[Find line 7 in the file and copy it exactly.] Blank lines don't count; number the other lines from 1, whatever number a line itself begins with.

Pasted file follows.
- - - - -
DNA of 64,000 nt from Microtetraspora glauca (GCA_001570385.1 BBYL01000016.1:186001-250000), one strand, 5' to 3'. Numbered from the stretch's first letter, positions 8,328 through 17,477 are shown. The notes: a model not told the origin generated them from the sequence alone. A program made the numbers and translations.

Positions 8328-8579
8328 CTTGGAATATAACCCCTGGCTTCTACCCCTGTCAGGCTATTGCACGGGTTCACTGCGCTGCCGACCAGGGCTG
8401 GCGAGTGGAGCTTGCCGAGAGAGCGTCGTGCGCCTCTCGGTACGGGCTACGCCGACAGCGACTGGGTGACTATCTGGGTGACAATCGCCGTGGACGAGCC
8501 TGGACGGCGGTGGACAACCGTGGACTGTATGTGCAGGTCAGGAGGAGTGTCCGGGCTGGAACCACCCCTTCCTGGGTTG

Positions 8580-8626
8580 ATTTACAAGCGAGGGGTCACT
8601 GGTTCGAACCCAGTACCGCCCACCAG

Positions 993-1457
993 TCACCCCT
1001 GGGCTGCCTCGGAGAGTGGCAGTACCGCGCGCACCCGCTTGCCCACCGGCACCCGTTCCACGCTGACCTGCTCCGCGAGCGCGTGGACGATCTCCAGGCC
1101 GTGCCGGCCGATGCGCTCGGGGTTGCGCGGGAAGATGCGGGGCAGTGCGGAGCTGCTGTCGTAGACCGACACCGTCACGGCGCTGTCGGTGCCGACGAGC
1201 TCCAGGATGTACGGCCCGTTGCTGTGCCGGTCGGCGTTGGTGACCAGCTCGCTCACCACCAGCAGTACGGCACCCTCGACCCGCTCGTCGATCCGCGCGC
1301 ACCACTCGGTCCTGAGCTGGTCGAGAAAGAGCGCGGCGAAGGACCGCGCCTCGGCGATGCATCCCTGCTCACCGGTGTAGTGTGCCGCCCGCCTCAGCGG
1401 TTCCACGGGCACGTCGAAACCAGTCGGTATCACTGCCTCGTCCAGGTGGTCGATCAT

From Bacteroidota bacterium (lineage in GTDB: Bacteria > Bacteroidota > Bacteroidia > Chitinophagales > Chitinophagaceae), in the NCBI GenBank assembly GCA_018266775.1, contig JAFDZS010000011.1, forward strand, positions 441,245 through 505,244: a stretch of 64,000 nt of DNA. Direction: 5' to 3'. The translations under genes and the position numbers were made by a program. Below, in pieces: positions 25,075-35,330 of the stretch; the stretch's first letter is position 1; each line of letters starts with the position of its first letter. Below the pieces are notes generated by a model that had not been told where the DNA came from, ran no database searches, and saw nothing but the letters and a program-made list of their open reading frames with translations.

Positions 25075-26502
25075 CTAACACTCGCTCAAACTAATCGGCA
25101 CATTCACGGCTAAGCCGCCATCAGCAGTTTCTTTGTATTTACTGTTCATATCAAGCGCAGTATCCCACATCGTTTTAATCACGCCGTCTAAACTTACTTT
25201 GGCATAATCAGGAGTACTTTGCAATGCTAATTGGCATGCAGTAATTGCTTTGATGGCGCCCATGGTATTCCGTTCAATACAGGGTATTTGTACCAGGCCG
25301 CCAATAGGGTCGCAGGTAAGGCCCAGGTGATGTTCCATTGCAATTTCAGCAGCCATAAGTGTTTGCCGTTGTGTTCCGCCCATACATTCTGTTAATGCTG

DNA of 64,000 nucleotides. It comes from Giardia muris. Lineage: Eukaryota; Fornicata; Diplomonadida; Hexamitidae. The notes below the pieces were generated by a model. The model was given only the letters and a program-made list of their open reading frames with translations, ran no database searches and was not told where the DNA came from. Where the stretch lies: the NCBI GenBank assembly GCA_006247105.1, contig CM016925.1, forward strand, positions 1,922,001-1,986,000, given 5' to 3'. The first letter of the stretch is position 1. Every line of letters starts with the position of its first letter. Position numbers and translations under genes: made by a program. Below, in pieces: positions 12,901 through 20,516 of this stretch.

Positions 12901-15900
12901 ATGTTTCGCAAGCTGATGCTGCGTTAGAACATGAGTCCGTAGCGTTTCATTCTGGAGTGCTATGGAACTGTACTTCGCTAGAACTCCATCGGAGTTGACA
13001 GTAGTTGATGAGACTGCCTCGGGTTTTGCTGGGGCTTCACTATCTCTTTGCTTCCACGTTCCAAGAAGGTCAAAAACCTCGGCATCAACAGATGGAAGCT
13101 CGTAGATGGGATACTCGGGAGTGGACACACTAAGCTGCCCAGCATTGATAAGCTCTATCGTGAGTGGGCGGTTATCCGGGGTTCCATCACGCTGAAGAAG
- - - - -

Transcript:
8580 ATTTACAAGCGAGGGGTCACT